Wednesday. 29.01.2020
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Finland’s diplomatic missions fight climate change in host countries

From buying electric cars and Jopo bikes for the staff to environmentally friendly choices in everyday life, Finnish embassies and consulates have addressed climate change in diverse ways.

Finland’s diplomatic missions fight climate change in host countries

According to the Ministry of Foreign Affairs, one of the key objectives of Finland’s Presidency of the Council of the EU has been to turn the European Union into a global climate leader.

The 90 diplomatic and consular missions of Finland abroad have now risen to the challenge. The missions have addressed climate change in diverse ways, ranging from ways to exercise political influence to environmentally friendly choices in everyday life.

Finland’s missions abroad have organised bike meets and encouraged staff to cycle to work during Finland’s Presidency of the Council of the EU.

The embassies have played an important role during Finland’s Presidency, especially by raising awareness of Finland’s national sustainability goals. Their events and campaigns have given rise to discussion and prepared the ground for cooperation. A theme of Finland’s Presidency has been the circular economy, a field in which Finland has strong expertise with export potential.

“It has been great to see the enthusiasm and innovative spirit with which the missions have adopted the environmental theme. We are proud to have been able to send such a strong message on climate action,” says Ville Cantell, Director of Unit at the Department for Communications of the Ministry for Foreign Affairs.

Promoting the climate debate

The missions abroad have sought to stimulate discussion on climate questions during Finland’s Presidency. Several seminars have been arranged, providing experts, decision-makers and citizens opportunities to exchange views on climate issues.

Thus, in November the Finnish Embassy and the European Commission Representation in Copenhagen jointly organised a seminar on green investments. To attain its ambitious climate targets, the EU will need private funding. The seminar was attended by key players involved in increasing green investment.

The Finnish Embassy in Jakarta organised a seminar on Finnish circular economy solutions and the potential of the circular economy in Indonesia. A video series in Indonesian on circular economy was prepared by the Embassy and launched at the event. Circular economy was a popular theme of Presidency events in other missions, too.

The Finnish Embassy in Tallinn organised a touring exhibition on circular economy, publicising Finnish expertise in Estonia’s regions and local schools.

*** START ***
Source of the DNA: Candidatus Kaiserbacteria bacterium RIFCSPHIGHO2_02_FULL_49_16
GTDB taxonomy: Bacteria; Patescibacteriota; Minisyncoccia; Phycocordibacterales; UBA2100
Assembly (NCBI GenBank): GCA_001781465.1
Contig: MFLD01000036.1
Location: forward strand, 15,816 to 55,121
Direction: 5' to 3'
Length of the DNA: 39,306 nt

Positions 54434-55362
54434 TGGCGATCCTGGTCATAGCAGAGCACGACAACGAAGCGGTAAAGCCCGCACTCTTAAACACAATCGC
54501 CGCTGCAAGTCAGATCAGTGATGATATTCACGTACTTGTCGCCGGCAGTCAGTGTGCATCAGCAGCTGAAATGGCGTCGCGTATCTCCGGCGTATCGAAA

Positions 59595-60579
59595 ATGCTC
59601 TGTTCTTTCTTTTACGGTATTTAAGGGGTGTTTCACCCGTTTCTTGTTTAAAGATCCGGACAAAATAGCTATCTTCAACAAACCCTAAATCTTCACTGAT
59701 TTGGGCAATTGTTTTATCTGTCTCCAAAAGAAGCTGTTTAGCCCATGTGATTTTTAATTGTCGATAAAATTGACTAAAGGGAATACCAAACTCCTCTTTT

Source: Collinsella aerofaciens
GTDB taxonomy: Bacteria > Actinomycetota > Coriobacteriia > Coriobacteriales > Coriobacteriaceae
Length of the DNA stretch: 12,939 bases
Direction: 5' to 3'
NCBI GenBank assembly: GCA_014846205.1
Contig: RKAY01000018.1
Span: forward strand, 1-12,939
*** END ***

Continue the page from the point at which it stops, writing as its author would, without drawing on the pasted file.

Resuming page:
The Finnish Consulate-General in St Petersburg took local actors on a “waste safari” to see how the consulate staff sort their waste. 

The Embassy in Washington DC invited the staff of other EU countries’ missions for a bike tour, followed by planting trees in a local park. The other EU member states have taken a keen interest in these campaigns, says the Finnish Government.

Finnish ambassadors have been active in passing the message. The sustainability objectives of Finland’s Presidency and Finland’s national aim of achieving carbon neutrality by 2035 have been discussed frequently on international forums.

Eco-actions reduce emissions

During Finland’s Presidency, the diplomatic missions have taken concrete steps to reduce their emissions. Many missions have switched to paperless meetings, and staff are encouraged to take advantage of the option to attend meetings online.

Many missions are offering their staff Jopo bikes to use for commuting to meetings during the working day. The Embassy in Madrid has just acquired an electric car.

The chefs at ambassadors’ residences have also begun to integrate the sustainable development goals  by favouring local and organic produce and ingredients on their menus and by minimising food loss.

For example, the Embassy of Finland in Stockholm committed to replacing bottled water with tap water and had a meat-free October at the residence.

The missions have succeeded in reducing emissions in their buildings through recycling and more efficient use of energy.

At the beginning of the Presidency, Finland decided not to distribute gifts or merchandise.

At the Embassy in The Hague, speakers and other guests have been given their own designated tree in a tree park founded to mark Finland’s 100th anniversary. The Embassy in Paris has also handed out pine saplings as a gift.

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